Seminars take place at noon in 102 Rooke Chemistry Bldg. unless otherwise noted.
Unraveling a debate
David Rovnyak and Tim Strein, NSF-RUI "RUI: Molecular Characterization of Aggregation and Guest-Host Solvation by Bile Acids" $159,185, 2012-2015
Strein and Rovnyak received an award to investigate the precise functionality of bile micelles — electrically charged aggregates of naturally occurring molecules. "For 50 years, scientists have struggled to understand this important class of micelles," says Rovnyak. "We think we have begun to unravel the debate." The team hopes its findings might lead to improved applications such as chemical separations and drug delivery, and improve the understanding of bile in physiology.
Technology for the 21st Century
Charlie Clapp, NSF-RUI "RUI: Substrate Binding and Regiochemical Control by Soybean Lipoxygenase-1" $50,000, 2012-2015.
Clapp and a group of undergraduate researchers are trying to determine how enzymes work so well at catalyzing reactions. The team is "tinkering with" a particular class of enzymes called lipoxygenases, which are found in soybeans. The researchers are altering the enzymes' DNA and changing the substrate — the molecule on which the enzyme acts — to identify the exact position on the molecule where the catalytic reaction takes place. "Catalysis is one of the most important technologies of the 21st century," Clapp says. "It can help us develop chemical products more efficiently and with fewer by-products."
Clay mineral swelling
Molly McGuire, NSF-RUI, "RUI: in situ investigations of clay mineral swelling using atomic force microscopy" $119,572, 2011-2014.
McGuire received funding to study how water gets incorporated into the sheet-like layers of clay minerals. Using the University's atomic force microscope, she and her team are measuring the distance between the layers on the nanoscale. "It's an experimental approach to studying clay that hasn't been used before," says McGuire. "We can take a stack of clay layers and change the chemical environment around it to see what's happening. Knowing more about the 'swelling' process is critical to our understanding of how plants get their nutrients and how contaminants move through the environment."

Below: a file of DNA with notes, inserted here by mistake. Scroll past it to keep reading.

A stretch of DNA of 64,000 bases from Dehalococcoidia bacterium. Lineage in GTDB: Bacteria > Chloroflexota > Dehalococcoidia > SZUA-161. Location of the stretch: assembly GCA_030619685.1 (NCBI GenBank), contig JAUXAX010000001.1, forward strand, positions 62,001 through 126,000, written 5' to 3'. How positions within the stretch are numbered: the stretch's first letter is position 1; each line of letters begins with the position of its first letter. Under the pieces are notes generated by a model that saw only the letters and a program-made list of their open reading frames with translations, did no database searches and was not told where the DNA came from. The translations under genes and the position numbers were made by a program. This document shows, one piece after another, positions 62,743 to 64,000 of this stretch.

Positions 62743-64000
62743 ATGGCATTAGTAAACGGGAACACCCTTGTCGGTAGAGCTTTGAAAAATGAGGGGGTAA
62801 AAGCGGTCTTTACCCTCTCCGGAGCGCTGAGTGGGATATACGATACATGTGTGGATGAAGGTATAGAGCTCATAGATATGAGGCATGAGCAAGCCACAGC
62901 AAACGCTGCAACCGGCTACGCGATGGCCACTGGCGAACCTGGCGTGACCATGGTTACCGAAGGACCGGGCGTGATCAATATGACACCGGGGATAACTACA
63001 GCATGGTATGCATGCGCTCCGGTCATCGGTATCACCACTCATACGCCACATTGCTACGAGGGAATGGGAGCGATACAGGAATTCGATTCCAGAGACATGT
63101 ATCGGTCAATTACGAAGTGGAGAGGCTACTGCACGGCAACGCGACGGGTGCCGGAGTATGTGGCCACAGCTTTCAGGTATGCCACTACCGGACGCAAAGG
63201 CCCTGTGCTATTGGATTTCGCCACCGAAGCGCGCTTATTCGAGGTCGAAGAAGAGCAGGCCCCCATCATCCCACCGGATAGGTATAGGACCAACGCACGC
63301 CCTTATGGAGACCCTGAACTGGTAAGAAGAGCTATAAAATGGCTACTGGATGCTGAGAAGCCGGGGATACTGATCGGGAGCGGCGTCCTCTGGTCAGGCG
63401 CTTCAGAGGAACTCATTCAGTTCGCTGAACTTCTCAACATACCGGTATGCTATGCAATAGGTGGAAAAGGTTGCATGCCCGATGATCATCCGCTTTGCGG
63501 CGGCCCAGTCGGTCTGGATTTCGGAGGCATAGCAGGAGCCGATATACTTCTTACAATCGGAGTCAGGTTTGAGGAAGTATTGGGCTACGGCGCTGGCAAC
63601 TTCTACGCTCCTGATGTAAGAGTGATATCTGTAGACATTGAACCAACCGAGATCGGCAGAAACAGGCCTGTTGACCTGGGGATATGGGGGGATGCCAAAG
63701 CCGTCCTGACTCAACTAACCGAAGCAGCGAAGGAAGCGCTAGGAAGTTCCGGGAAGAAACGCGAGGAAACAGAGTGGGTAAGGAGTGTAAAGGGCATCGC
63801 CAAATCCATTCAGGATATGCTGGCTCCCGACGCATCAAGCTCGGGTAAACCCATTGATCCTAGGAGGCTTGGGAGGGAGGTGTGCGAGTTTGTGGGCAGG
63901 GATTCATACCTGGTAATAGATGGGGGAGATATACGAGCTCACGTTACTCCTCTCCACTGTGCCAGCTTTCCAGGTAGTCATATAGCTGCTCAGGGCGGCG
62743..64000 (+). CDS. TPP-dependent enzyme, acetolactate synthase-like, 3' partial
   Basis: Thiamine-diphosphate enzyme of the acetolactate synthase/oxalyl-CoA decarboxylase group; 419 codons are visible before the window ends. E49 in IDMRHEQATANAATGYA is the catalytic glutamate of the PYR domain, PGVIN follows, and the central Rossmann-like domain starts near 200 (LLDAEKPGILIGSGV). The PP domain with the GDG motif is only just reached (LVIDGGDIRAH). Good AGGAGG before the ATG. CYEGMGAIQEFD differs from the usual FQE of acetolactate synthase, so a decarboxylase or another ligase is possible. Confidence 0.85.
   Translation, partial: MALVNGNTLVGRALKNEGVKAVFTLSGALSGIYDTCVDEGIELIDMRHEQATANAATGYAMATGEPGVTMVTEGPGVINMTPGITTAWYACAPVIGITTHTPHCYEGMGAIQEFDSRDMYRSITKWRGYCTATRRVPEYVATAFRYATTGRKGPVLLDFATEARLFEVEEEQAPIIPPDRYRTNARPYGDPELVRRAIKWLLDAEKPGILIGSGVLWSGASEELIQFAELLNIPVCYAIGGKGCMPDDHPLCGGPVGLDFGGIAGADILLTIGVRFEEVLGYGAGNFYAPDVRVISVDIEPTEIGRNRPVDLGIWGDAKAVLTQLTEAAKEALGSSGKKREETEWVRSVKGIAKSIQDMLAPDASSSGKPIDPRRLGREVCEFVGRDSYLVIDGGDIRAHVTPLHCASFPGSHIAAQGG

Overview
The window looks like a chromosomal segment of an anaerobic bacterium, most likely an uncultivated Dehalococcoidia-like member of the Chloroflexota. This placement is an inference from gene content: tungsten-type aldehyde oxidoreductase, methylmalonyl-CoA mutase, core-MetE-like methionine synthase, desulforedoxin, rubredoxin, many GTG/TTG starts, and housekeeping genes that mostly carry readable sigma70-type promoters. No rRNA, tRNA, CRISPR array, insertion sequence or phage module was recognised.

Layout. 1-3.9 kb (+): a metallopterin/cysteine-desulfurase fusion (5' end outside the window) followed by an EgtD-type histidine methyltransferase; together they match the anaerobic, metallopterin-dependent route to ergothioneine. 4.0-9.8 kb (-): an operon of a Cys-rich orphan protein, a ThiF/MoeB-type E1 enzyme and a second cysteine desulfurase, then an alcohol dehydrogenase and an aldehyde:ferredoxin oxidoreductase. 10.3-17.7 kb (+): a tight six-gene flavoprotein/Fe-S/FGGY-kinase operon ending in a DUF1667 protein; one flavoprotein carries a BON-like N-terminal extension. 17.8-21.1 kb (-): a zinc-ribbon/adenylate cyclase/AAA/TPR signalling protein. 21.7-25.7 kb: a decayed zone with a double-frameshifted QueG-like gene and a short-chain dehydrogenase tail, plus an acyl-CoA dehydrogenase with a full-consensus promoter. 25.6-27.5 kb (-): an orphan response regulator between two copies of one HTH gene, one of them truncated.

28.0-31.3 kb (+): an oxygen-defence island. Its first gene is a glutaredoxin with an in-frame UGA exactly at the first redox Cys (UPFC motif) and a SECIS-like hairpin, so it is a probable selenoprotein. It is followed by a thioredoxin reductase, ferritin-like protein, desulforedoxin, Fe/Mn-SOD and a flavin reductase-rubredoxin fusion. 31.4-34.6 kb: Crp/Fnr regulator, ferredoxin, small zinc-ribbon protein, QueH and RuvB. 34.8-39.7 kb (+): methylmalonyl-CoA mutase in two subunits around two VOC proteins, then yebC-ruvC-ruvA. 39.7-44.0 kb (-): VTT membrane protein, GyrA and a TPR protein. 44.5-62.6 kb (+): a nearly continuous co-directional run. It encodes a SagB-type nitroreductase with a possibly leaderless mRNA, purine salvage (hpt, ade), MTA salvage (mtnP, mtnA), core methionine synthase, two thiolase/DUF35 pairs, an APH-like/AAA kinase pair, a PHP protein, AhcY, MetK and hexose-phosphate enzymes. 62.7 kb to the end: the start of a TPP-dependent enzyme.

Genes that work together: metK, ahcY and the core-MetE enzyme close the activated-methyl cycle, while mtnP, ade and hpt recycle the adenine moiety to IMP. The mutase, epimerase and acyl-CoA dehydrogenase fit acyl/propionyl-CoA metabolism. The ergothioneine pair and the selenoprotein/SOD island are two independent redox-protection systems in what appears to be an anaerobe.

Cloud formation and climate change
George Shields, NSF-MRI "MRI: Acquisition of High Performance Computers for the Molecular Education and Research Consortium in Undergraduate computational chemistry (MERCURY)" $200,000, 2012-2015.
Receiving the largest of the four grants was Dean of Arts and Sciences George Shields, whose work has been widely published, including in Science, one of the world's most respected peer-reviewed journals. Shields, along with postdoctoral fellow Berhane Temelso and a group of undergraduate researchers are using high-speed computing to predict how and where water and other molecules will cluster to form clouds.
"We're looking at the beginning steps of how molecules come together by calculating accurate structure and energies of all possible clusters so that we can predict the mechanism for cluster formation," he says. The results may help scientists understand how clouds will affect the pace of climate change. "The biggest uncertainty in climate change models is what happens when clouds form," says Shields. High and white ones will reflect the sun's radiation and return it back into space, slowing warming. Low and gray clouds will absorb infrared radiation coming off the earth and accelerate warming.
Rob Stockland, ACS-Petroleum Research Fund "P-H Activation Using Alkynylmetal Complexes: New Methodology for the Preparation of Metallopolymers" $65,000, 2012-2015.
George Shields, NSF-RUI, "RUI: Thermodynamics of Secondary Aerosol Formation: The Role of Binary and Ternary Nucleation" $105,000, 2012-2015.
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